AI’s application in higher ed can span departments, from automating IT tasks to helping with administrative work. But it also has potential applications in teaching and learning. While many experts focus their AI insights and research on academic integrity, many of the EDUCAUSE sessions instead focused on the potential impact on student learning outcomes.
“Academic applications might include assessment reform,” Grajek says. “They might include developing course materials for introductory courses and tutoring.”
AI Supports Today’s Higher Education Landscape
In a session titled “The End of Business as Usual: Embracing Generative AI within Higher Ed,” Rich Pushard, product portfolio manager for higher education at CDW, gave a comprehensive overview of generative AI’s potential in higher ed.
Higher education institutions are adapting their course offerings to support the fourth Industrial Revolution, which places an emphasis on AI, automation and machine learning technologies. Producing graduates with marketable skills in these areas is vital for colleges and universities.
“If you think about professionals today, and you think about how technology changes, how do you support those learners who went through your institution?” Pushard said. “How do you reframe that investment proposition in a way that you're making sure they're equipped with the skills they need?”
The traditional academic experience of even a decade ago has changed, Pushard said. Students are embracing the flexibility that today’s institutions offer, and these institutions must adapt accordingly, in many cases supporting “just-in-time learning,” he said.
AI can support competency-based education models in which students are able to learn at their own pace, Pushard said. This individualized progression through classes helps personalize the learning experience and allows students to complete their education on their schedule.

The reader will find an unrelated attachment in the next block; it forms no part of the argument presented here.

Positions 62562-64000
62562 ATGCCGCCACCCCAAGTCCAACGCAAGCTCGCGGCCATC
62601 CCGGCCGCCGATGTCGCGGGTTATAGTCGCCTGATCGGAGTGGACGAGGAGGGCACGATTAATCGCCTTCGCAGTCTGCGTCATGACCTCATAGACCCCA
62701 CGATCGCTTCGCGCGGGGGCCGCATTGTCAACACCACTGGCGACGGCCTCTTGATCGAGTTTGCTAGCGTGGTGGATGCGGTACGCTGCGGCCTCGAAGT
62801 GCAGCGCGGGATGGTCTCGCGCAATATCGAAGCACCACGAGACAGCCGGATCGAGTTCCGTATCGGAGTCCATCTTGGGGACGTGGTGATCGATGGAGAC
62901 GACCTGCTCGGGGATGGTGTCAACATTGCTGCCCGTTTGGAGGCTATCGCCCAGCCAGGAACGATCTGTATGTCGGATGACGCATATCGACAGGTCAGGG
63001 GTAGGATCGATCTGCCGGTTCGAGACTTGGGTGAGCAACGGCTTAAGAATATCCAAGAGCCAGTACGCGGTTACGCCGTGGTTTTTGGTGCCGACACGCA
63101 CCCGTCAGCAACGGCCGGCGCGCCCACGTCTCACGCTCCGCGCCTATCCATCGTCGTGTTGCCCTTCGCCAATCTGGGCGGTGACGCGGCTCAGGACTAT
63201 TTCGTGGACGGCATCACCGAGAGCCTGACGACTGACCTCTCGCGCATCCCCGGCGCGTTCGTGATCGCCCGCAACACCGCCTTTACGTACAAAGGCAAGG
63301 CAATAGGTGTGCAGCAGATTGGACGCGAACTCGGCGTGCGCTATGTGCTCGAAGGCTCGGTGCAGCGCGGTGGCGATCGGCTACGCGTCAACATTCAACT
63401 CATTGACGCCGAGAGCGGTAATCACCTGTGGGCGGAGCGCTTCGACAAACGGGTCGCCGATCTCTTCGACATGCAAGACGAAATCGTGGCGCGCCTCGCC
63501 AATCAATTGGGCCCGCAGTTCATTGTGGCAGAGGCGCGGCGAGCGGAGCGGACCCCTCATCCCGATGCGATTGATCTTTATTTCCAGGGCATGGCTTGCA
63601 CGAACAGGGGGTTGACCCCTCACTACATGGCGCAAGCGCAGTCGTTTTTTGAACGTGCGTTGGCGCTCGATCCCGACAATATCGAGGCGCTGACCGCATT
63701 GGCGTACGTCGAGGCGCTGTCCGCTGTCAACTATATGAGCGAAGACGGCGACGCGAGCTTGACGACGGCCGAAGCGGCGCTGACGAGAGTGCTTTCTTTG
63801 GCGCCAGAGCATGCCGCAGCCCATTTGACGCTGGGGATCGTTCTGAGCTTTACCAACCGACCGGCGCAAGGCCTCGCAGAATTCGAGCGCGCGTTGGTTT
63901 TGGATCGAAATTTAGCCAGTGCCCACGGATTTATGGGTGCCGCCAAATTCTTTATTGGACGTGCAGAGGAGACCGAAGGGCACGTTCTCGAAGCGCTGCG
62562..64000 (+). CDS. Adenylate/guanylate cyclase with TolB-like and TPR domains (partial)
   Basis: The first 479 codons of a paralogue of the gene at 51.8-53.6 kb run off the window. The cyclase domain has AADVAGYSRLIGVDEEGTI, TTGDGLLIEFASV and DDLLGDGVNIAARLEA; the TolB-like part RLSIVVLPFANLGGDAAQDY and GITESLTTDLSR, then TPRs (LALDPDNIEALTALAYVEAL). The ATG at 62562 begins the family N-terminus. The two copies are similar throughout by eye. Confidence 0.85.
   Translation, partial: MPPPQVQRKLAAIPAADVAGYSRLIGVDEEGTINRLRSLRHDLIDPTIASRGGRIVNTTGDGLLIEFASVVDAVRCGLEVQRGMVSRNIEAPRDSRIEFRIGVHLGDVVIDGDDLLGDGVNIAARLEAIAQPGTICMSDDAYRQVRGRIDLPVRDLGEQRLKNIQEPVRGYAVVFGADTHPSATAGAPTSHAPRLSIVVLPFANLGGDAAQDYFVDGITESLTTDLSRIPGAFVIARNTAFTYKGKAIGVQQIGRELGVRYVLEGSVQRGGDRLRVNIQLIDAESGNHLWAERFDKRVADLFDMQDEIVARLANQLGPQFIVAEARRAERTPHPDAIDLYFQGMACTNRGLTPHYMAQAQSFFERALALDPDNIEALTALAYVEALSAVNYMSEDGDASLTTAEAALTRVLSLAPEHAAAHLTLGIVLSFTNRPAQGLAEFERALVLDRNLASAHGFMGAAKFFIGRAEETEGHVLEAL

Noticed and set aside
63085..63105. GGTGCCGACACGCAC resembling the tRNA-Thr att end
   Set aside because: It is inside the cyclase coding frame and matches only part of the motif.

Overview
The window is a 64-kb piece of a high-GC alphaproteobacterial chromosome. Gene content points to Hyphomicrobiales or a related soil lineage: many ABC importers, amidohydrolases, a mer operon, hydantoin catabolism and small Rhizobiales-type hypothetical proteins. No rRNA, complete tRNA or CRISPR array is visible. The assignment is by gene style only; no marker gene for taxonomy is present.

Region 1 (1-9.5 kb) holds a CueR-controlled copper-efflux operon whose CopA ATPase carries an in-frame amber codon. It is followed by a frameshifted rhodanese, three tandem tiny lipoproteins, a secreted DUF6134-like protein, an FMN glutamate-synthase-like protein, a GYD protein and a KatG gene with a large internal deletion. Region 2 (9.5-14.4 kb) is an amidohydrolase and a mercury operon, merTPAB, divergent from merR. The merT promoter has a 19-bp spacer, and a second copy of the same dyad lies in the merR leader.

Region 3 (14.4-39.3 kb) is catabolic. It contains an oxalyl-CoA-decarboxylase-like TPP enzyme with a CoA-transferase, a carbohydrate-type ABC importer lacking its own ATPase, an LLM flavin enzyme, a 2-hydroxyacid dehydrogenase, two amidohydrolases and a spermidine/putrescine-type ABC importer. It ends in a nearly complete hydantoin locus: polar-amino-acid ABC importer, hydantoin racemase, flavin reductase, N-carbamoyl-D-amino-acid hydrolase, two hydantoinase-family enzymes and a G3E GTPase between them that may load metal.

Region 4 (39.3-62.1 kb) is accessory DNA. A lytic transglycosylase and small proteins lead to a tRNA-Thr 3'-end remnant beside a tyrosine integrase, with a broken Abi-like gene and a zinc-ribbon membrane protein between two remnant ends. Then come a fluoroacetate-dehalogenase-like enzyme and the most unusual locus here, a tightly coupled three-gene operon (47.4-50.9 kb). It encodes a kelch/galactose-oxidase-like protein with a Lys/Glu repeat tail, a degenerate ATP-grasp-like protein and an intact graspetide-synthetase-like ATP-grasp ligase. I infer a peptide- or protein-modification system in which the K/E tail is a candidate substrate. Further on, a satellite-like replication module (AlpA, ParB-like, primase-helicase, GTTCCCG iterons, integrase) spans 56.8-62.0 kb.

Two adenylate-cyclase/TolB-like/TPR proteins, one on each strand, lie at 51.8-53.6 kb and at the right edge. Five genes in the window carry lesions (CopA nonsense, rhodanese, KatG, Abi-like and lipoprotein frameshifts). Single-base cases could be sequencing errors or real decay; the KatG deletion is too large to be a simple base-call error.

“How do we make sure that we're engaging students to a level that not only creates success, but changes the nature of learning,” Pushard said. “If you think about how our courses are constructed right now, many people are getting new information from one source. AI has the capability of potentially putting many sources into one so you can individualize that learning experience via technology.” Many schools, such as Western Governors University, have adopted this model, he said.
AI Helps Enable Adaptive Learning
Analyzing the data from AI-enabled courses can help instructors identify patterns in student success and engagement. For example, Pushard said, if suddenly a group of year-three accounting students is doing poorly in an advanced class, data from their freshman year might reveal insights into why.
In curriculum development, this type of data analysis can help instructors modify their courses each semester rather than just rolling over the course content from one term to the next.
“You can understand what student progress looks like, what you can supplement accordingly, and take adaptive learning to an entirely different level where new resources are being infused into that student’s experience digitally based upon what that circumstance is,” Pushard said.